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If you're tempted to write multi-line output with multiple
statements, because that's what you're used to in some other language,
consider using a HERE-document instead.
Inspired by the here-documents in the Unix command line shells, Perl HERE-documents provide a convenient way to handle the quoting of multi-line values.
So you can replace this:
print "Welcome to the MCG Carpark.\n"; print "\n"; print "There are currently 2,506 parking spaces available.\n"; print "Please drive up to a booth and collect a ticket.\n";
print <<'EOT'; Welcome to the MCG Carpark. There are currently 2,506 parking spaces available. Please drive up to a booth and collect a ticket. EOT
EOT in this example is an arbitrary string that you provide to
indicate the start and end of the text being quoted. The terminating string
must appear on a line by itself.
The usual Perl quoting conventions apply, so if you want to interpolate variables in a here-document, use double quotes around your chosen terminating string:
print <<"EOT"; Welcome to the MCG Carpark. There are currently $available_places parking spaces available. Please drive up to booth and collect a ticket. EOT
Note that whilst you can quote your terminator with
cannot use the equivalent
q() operators. So this
code is invalid:
# This example will fail print <<qq(EOT); Welcome to the MCG Carpark. There are currently $available_places parking spaces available. Please drive up to booth and collect a ticket. EOT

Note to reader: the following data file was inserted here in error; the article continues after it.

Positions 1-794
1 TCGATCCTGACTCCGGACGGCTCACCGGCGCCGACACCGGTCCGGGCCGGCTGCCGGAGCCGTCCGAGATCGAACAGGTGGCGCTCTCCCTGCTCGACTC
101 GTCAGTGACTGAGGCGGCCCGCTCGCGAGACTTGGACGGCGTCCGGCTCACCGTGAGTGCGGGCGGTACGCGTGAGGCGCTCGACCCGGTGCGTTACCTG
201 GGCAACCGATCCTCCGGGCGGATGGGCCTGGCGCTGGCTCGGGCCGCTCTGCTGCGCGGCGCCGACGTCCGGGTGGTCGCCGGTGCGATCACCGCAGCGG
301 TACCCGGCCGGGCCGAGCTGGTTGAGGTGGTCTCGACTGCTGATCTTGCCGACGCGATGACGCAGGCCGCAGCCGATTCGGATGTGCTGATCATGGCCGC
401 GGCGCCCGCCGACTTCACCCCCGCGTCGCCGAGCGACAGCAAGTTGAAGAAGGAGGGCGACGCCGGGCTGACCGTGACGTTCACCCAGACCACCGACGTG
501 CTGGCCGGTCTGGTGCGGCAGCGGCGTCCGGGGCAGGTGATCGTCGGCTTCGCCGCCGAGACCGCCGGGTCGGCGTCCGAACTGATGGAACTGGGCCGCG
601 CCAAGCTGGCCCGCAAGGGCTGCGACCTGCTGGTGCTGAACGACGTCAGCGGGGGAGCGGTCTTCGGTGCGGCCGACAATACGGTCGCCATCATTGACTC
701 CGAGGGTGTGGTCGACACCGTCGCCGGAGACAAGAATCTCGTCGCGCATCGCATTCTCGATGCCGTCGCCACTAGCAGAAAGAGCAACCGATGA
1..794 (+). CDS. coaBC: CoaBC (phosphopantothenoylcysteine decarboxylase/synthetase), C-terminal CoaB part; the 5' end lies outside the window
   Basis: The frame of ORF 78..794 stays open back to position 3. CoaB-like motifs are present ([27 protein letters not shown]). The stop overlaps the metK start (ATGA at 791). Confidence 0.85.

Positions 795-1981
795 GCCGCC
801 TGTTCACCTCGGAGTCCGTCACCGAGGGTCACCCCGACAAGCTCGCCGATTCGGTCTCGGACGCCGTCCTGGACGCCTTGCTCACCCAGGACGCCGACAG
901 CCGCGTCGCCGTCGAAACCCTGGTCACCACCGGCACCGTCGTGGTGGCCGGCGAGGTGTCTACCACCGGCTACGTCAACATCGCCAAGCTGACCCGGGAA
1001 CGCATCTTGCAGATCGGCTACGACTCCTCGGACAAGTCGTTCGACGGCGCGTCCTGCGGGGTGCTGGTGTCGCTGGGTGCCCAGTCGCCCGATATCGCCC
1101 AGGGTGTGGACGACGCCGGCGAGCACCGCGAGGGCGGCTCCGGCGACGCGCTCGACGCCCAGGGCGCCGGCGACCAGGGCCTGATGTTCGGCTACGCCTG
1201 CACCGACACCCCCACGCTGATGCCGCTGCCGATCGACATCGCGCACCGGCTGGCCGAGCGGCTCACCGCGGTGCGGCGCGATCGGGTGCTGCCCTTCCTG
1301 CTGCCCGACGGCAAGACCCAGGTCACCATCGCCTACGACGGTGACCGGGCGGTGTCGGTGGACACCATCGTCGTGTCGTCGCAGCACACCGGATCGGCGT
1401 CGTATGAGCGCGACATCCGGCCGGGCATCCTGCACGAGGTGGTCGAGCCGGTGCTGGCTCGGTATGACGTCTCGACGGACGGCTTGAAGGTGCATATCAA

Naturally, all of the text you supply to a here-document is quoted by the starting and ending strings. This means that any indentation you provide becomes part of the text that is used. In this example, each line of the output will contain four leading spaces.
# Let's indent the text to be displayed. The leading spaces will be # preserved in the output. print <<"EOT"; Welcome to the MCG Carpark. CAR PARK FULL. EOT
The terminating string must appear on a line by itself, and it must
have no whitespace before or after it. In this example, the terminating
EOT is preceded by four spaces, so Perl will not find it:
# Let's indent the following lines. This introduces an error print <<"EOT"; Welcome to the MCG Carpark. CAR PARK FULL. EOT
Can't find string terminator "EOT" anywhere before EOF at ....
The here-document mechanism is just a generalized means of quoting text, so you can just as easily use it in an assignment:
my $message = <<"EOT"; Welcome to the MCG Carpark. CAR PARK FULL. EOT print $message;
And don't let the samples you've seen so far stop from considering the full range of possibilities. The terminating tag doesn't have to appear at the end of a statement.
Here is an example from
CPAN.pm that conditionally assigns some text to
$msg = <<EOF unless $configpm =~ /MyConfig/; # This is CPAN.pm's systemwide configuration file. This file provides # defaults for users, and the values can be changed in a per-user # configuration file. The user-config file is being looked for as # ~/.cpan/CPAN/MyConfig.pm. EOF
And this example from Module::Build::PPMMaker uses a here-document to
construct the format string for
$ppd .= sprintf(<<'EOF', $perl_version, $^O, $self->_varchname($build->config) ); <PERLCORE VERSION="%s" /> <OS NAME="%s" /> <ARCHITECTURE NAME="%s" /> EOF
perldoc -q "HERE documents" perldoc perlop (see the <<EOF section). Perl for Newbies - Lecture 4